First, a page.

Our collective imagination is flabby. Atrophied, I fear, from disuse.

Many of us would rather wait for the movie than read the book. Incarnating a character in our heads is too much work. We have an appetite for car chases, and explosions, and skin. These seem more accessible than subtle beauty or complexity of story.

Every now and again, a work of art comes along that challenges our imagination. That calls to that creative spark deep inside each of us. A work that nourishes us along the way with such excruciating loveliness that we are helpless to refuse.

The Artist is such a work.

It is a story without words. Nearly. A silent film about the end of silent film. In fact, until George Valentin has a nightmare in which he is surrounded by sound but unable to speak, I am unaware that even environmental sounds are completely absent. No shuffle of shoes against the floor. No honking horns. Only music. And image.

It is enough.

Sometimes the images are so exquisitely framed, it is painful. Two figures at table. Back to back. The falling star and the supernova. In stark relief. Both so graceful and elegant. So captivating. Alas, she is coming into her own just as his world is disappearing.

But somewhere inside this passing of the torch is a respect…an honoring of the one who made place. Who had faith. A loyalty that is right and good. And Beautiful.

Go see The Artist. Give yourself the gift of an hour and a half without words. Let the music carry you. Feast on the scrumptious images: the clothes, the hair, the cars. The elegance and refinement of a world too unfamiliar to most of us. And trust your imagination to help tell the story. It is more capable than you think.

11 Things That Make Me Laugh

A cheerful disposition is good for your health;
gloom and doom leave you bone-tired.

Proverbs 17:22 (Message)

With that in mind, I offer you eleven things that always, always make me laugh. Feel free to borrow one or two if you like. And be sure to leave a couple of your own.

Bill Cosby Himself  Cosby has a remarkable ability to transform the most ordinary things like parenthood or a trip to the dentist into comedic brilliance. Almost thirty years after its release, this is still relevant; still fresh and funny. And it gets even funnier when my usually calm, collected husband is rolling on the floor, gasping for breath because he is hysterical. 🙂

Taylor Mali, Poet  Mali’s work is intelligent and incisive. And his personal delivery is brilliant. Just be careful. Somewhere in the midst of laughing your face off, you will discover that he is making you think. I encourage you to let him deliver his words to you with his own inflection and emphasis. If you’re not sure where to start, I commend a couple of my favorites: The The Impotence of Proofreading and Totally Like Whatever, You Know? Another favorite, less humorous but profoundly good, is What Teachers Make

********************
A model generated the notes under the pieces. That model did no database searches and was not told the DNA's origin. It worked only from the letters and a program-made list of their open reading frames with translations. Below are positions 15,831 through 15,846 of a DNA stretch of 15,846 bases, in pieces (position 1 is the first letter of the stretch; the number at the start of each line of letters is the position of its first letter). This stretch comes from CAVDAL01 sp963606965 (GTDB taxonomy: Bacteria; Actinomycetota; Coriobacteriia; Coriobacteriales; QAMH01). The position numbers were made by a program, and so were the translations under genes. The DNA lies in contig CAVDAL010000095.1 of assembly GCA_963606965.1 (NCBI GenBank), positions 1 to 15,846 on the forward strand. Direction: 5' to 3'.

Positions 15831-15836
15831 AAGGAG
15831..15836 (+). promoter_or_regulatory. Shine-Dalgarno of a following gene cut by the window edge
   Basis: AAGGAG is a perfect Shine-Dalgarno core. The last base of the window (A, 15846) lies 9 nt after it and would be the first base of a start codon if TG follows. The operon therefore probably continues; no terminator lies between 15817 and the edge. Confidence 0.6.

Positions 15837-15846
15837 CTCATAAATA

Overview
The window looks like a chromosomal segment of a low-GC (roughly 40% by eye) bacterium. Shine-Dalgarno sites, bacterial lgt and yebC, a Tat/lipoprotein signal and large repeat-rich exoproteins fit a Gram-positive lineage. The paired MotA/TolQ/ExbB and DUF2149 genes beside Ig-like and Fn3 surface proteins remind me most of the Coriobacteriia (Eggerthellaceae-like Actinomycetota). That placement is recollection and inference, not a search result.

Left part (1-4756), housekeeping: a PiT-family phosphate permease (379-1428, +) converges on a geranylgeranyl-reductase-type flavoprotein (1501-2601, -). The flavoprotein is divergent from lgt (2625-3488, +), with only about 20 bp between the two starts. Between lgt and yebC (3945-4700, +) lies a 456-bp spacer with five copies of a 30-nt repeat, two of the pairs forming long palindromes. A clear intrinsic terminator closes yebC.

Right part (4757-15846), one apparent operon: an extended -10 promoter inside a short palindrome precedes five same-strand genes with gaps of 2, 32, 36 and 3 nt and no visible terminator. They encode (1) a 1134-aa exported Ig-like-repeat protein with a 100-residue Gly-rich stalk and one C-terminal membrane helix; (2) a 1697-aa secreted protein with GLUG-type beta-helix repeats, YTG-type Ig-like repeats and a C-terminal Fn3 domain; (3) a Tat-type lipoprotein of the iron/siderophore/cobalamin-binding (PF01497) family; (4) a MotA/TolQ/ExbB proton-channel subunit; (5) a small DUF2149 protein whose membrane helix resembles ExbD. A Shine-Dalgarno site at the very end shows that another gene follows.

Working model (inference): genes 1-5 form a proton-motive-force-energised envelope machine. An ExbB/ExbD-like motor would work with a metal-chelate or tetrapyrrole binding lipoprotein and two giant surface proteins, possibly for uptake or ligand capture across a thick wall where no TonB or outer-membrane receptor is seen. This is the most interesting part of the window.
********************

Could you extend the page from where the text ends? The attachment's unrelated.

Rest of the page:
Winnie the Pooh  A.A Milne infused his stories with a subtle, elegant wit. I read his stories over and over to my children–the original ones, not the language impoverished Disney reductions–and sometimes had to stop and snicker. This is not knee-slapping hysteria, but a soft gladdening of the heart. A couple of examples:

“Well,” said Pooh, “what I like best — ” and then he had to stop and think.  Because although Eating Honey was a very good thing to do, there was a moment just before you began to eat it which was better than when you were, but he didn’t know what it was called.

“Did you make that song up?”
“Well, I sort of made it up, ” said Pooh, “It isn’t Brain…but it comes to me sometimes.”
“Ah,” said Rabbit, who never let things come to him, but always went & fetched them.

The music of Andy Gullahorn  Like Taylor Mali, Gullahorn wraps a whole lot of truth up in his humor. This is an art. And not all his songs are funny. But they are all good. He is one of our family’s road trip favorites. We sing along, and sometimes laugh out loud. Especially to Green Hills Mall.

The poetry of Shel Silverstein  Whimsical. Clever. Unexpected. Fun. And his childlike drawings are perfectly delightful. Where the Sidewalk Ends is my favorite collection, but all are good.

Candide  You probably know Voltaire was a philosopher whose influence on the French Revolution cannot be overstated. But do you know that he was a most clever satirist? This is a fanciful tale of travel and misadventure. Voltaire puts his own words in the mouth of a naive young man who we come to believe may be more intelligent than most of those around him. I do not hold to Voltaire’s view of the world, but I admire the artistry and good humor with which he articulates it.

Homer Price  You might know Robert McCloskey better for his Caldecott award winning picture books Make Way For Ducklings or Blueberries for Sal, which we also love. But it’s this collection of short stories that kept my boys and me in stitches. Both of them would list it among their favorite books ever. Innocent small town fun involving pet skunks, a doughnut machine run amok, and an award winning ball of string, and much more.

Christmas Vacation  We watch it every Christmas….and sometimes when it’s not Christmas. We know everything that’s going to happen before it happens. And sometimes the laughter precipitates the action. Good, clean, dysfunctional family fun. 🙂

Patsy Clairmont  She has the soul of a poet. She writes words of exquisite beauty, and has a keen ability to see beyond. But, put her on a stage in front of a few thousand women, and she will have you in stitches before you know what hit you. Sample her humorous side with Crafty or Emotions for starters.

Nine Months  I do have an inordinate fondness for Hugh Grant. The good-natured, but bumbling character he plays so well is great fun to watch. But this is an ensemble piece. Robin Williams as the Russian veterinarian/obstetrician and Tom Arnold as the enthusiastic (aka obnoxious) father with the video camera are two other stand-outs. Yes, I do usually end up crying at the end. But only after laughing til my sides hurt.